In early December torrential rain blowing in from the east across the China Sea dumped up to two metres of water in some areas of Vietnam in just five days. The resultant floods came only one month after what had been the worst flooding in the country this century. At the beginning of November, flash floods killed 592 people and caused an estimated $US250 million in damages.
The latest floods affected seven of Vietnam's central provinces, home to over 7.5 million people. At least 115 people have been confirmed dead with 12 people missing. More than 400,000 homes were destroyed or damaged, displacing an estimated one million people. Thousands of schools and health clinics were wrecked and hundreds of kilometres of roads swept away.
The rising waters destroyed thousands of acres of newly planted rice paddies as well as severely affecting large areas of secondary crops including sugar cane and coffee. Thousands of head of cattle, pigs and other valuable livestock have been lost, along with 3,000 shrimp and fish ponds and over 1,200 fishing boats.
In some places, paddy fields were covered with more than a metre of sand and mud, while in other cases the soil has been completely washed away. Essential irrigation networks and dykes have also been destroyed. Officials have reported that crops replanted after last month's floods have been washed away and many temporary relief shelters destroyed.
Military helicopters dropped emergency supplies of food to thousands of flood victims in seven parts of Quang Ngai, one of the two hardest hit provinces. Quang Nam, another badly affected province, had some 150,000 people in need of emergency food. Phan Ky Chuong, a provincial administrator from Quang Ngai explained: “The situation is very critical from now to next March, when the next crop is expected”.
The government sent 5,000 troops along some relief supplies to assist in the worst affected areas. At the height of the floods the government was concerned that rising water levels in the Phu Ninh reservoir would threaten the Long Son dam in Quang Nam province. Soldiers sandbagged the dam and evacuated thousands of people downstream to higher ground.
While the flooding may have been worse than usual, these areas are prone to floods each year. As Bui Thi Hoa, 27, explained to a reporter: “Every year the floods come. What can we do? We have no choice but to bear it?” Carrying his four-year-old son on his shoulders, he was one of the villagers from Duy Xuyen district who had to wade through knee deep water to collect packages of food and drinking water.
The impact of the flooding in these areas has been compounded by a number of man-made factors. Central Vietnam is the country's poorest region. The region was devastated during the Vietnam War by the bombing, shelling and use of chemicals by the US military and its allies. Most of Vietnam's essential industry and agriculture is located further to the south.
In the province of Quang Tri, which saw some of the most intense fighting during the Vietnam War, the World Bank has estimated that more than 65 percent of the population are either living on or below the poverty line. Many people are suffering from deformities and other side effects caused by the widespread use of chemical defoliants by the US military.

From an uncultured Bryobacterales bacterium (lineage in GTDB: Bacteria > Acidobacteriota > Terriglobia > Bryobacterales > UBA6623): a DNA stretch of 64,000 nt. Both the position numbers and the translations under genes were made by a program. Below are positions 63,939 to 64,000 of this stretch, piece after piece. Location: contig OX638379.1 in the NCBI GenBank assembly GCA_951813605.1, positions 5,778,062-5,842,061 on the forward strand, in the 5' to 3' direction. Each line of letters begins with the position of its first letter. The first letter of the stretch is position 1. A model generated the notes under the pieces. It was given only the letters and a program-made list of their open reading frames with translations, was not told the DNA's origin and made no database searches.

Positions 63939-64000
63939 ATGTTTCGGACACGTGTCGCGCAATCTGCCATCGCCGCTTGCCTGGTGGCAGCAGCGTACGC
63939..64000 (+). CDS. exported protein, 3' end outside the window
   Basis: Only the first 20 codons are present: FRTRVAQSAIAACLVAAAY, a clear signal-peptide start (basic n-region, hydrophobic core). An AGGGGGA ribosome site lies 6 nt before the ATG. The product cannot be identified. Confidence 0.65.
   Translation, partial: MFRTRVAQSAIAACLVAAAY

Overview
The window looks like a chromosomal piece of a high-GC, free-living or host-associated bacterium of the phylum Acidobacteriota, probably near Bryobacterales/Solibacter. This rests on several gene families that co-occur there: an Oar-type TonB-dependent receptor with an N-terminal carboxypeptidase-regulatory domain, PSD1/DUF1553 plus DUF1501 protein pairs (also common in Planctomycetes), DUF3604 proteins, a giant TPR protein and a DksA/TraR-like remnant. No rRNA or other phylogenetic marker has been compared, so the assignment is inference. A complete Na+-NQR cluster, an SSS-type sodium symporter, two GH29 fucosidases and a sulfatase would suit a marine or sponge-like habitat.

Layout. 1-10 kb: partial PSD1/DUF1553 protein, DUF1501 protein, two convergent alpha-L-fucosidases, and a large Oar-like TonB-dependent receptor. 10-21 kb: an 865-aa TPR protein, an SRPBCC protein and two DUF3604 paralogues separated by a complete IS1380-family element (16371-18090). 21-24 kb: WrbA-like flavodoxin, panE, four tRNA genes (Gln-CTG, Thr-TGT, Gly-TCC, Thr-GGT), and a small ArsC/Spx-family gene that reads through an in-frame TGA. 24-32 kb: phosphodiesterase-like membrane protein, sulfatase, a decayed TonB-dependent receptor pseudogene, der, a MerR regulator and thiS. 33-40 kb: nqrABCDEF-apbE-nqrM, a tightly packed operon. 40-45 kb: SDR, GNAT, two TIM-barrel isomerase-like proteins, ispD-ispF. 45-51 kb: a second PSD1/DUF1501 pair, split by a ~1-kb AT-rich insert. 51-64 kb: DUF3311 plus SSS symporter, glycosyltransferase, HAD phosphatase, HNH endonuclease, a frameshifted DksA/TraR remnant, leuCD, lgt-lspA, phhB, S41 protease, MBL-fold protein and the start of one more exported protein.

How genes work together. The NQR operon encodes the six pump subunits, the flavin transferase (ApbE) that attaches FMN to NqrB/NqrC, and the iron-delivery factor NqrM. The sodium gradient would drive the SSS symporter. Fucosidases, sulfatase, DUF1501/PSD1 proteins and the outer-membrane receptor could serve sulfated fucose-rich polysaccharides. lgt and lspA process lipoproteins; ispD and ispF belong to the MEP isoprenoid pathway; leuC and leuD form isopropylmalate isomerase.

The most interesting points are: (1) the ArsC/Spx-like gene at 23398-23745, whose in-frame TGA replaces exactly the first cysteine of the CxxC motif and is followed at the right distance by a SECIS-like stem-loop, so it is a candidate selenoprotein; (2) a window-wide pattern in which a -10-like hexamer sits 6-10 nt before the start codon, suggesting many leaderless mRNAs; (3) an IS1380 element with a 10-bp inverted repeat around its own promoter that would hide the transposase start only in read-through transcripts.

A severe shortage of arable land is a continuing problem. On the coast, the sandy soil is infertile and unsuitable for many crops. These areas are also plagued with frequent storms and droughts. Areas inland are more suitable for agriculture but are inaccessible due to landmines and unexploded ordinance. This dilemna has driven thousands of lowlanders into the hills where the land is not as good as on the valley floors and plains. The tilling of this hillside land leads to greater soil erosion and degradation.
The province was so heavily bombed, shelled and mined that many of the original inhabitants fled to the relative safety of Laos. When they returned after the fighting they were confronted by a barren landscape still suffering impact of chemicals like Agent Orange. During the latest floods, tens of thousands of trees replanted to try to revive the vegetation were washed away.
Trung Si Thien, the chairman of the Dong Ha People's Committee, a lifelong resident of Quang Tri province said: “The US dropped seven tonnes of bombs here for every man, woman and child. During the war only three of a total of 970 villages remained unscathed, one out of five people died.
“As a result we have a shortage of labour, we have a high proportion of disabled people and single mothers, and nearly 7,000 of our children have been deformed by American chemicals. Our losses were enormous and our problems remain severe.”
Lack of land, shortages of labour and lack of government services means that starvation confronts one in five households and children suffer a malnutrition rate in excess of 50 percent. People continue to be killed and injured by landmines and unexploded ordinance.
Some government assistance has been provided to the worst affected areas. But the Stalinist regime in Hanoi will do little to overcome the legacy of economic backwardness and poverty affecting millions of people let alone implement measures to mitigate the repeated flooding. For the last decade, Vietnam's limited funds have been directed to opening up the country to foreign investors and exploiting business opportunities which have benefitted the upper echelons of the bureaucracy not the vast majority of workers and rural poor.